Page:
01/03/2012 2 Comments
Batman: Year One is an animated film released by DC and Warner Brothers Animation last year (gosh, it still feels weird saying that). It chronicles the transition of Bruce Wayne to Batman, and how Jim Gordon’s adjustments in his newly inhabited detective position in the Gotham Police Department. The movie is based on the four-part comic book series of the same name by Frank Miller and David Mazzucchelli (see previous post). It was co-directed by Sam Liu and Lauren Montgomery, with the voices of Bryan Cranston, Ben McKenzie, Eliza Dushku, Jon Polito, Alex Rocco, Katee Sackhoff, and Jeff Bennet as Jim Gordon, Batman/Bruce Wayne, Selina, Commissioner Loeb, Falcone, Det. Essen, and Alfred the butler, respectively.
If you have read the comics, you would be delighted to know that the movie follows it faithfully. It’s like seeing how you imagined it all this time – well, it was for me, anyway. If you haven’t, fear not. This is a brilliant way to ease into the series (if you ever plan to) while also serving as a good background primer for the esteemed Dark Knight.
The story begins with two of the main characters entering Gotham City. Bruce Wayne is returning to his hometown after twelve years of staying abroad; The media is in a frenzy about the return of their charming and undeniably rich “native son”, as they call it. Jim Gordon, on the other hand, arrives quietly by train, with only a Detective Flass to greet him. Despite the stark contrast between Bruce’s and Jim’s welcomes, the two men share one thing in common: they do not really hold Gotham in their highest esteem. As both men struggle with their new lives, they learn some things you would only learn in a messed up city like Gotham.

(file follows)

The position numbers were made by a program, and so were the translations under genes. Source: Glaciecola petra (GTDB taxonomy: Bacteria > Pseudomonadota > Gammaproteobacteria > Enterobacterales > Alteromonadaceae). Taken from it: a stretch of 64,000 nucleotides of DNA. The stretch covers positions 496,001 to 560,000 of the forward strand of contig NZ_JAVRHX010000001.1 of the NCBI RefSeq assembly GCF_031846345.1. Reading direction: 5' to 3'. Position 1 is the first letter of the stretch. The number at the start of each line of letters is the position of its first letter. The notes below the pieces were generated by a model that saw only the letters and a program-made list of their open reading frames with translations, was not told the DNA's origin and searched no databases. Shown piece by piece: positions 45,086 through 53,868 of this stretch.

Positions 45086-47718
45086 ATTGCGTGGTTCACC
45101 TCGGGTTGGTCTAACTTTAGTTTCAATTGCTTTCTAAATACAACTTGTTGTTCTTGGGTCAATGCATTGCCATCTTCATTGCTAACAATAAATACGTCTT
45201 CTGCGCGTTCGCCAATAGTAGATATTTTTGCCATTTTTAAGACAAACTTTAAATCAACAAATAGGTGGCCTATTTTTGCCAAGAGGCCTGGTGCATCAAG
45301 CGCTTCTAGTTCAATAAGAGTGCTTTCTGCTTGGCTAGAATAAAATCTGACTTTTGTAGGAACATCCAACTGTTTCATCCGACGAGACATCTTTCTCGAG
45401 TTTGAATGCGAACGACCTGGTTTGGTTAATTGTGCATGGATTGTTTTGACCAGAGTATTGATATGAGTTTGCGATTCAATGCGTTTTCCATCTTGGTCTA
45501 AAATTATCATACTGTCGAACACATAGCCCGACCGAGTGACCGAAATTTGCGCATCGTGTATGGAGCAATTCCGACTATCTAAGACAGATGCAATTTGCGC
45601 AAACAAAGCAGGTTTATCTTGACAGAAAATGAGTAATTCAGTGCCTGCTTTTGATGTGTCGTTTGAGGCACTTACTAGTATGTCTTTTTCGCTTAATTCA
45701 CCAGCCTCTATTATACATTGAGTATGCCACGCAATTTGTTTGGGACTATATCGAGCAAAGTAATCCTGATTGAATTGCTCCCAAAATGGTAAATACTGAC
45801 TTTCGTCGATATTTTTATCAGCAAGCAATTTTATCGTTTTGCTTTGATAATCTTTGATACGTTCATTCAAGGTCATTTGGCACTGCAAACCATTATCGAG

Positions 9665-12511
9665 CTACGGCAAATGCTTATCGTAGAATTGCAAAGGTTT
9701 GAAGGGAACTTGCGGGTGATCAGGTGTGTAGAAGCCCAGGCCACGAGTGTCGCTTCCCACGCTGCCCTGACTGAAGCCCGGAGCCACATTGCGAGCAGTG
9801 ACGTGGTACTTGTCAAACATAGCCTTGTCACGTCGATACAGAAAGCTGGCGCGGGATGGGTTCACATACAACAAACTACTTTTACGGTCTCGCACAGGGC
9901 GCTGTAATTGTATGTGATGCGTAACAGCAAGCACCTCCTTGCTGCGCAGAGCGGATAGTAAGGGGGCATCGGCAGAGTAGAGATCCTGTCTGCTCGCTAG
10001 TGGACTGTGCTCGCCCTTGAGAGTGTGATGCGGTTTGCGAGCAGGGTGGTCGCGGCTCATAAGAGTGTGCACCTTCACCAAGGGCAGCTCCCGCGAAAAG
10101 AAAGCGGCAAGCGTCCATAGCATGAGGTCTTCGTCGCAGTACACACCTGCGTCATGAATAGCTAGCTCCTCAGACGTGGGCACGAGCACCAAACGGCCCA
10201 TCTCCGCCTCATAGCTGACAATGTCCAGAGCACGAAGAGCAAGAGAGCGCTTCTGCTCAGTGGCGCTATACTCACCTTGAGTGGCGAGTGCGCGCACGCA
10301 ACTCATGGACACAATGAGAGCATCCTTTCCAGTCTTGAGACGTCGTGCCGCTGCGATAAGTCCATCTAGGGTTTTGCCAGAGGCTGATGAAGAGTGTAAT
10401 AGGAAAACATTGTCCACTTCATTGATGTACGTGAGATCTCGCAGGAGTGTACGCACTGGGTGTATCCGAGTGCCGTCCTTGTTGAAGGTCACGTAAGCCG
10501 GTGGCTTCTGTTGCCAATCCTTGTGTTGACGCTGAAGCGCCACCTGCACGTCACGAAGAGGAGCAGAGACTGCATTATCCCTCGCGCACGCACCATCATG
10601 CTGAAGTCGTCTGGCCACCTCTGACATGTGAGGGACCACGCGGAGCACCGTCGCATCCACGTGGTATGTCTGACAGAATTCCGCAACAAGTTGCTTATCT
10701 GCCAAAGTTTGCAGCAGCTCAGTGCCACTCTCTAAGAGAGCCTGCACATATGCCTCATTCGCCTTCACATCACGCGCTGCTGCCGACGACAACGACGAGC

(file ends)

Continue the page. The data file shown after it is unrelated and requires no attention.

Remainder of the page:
I really liked how the movie stayed faithful to the graphic novel. It serves as a good companion to the series, and it doesn’t really matter if you read the book or not. This is as complete and true to the story as you could expect of any film adaptation. Despite that almost panel-by-panel animation, I couldn’t help but miss David Mazzucchelli’s vintage style. Still, this is a tiny scruff on a spotless film. If you haven’t read it in a while, you could watch this instead if you’re pressed for time. Whether you are a comic veteran or not, I am sure this movie would prove to be a delight.
In a nutshell…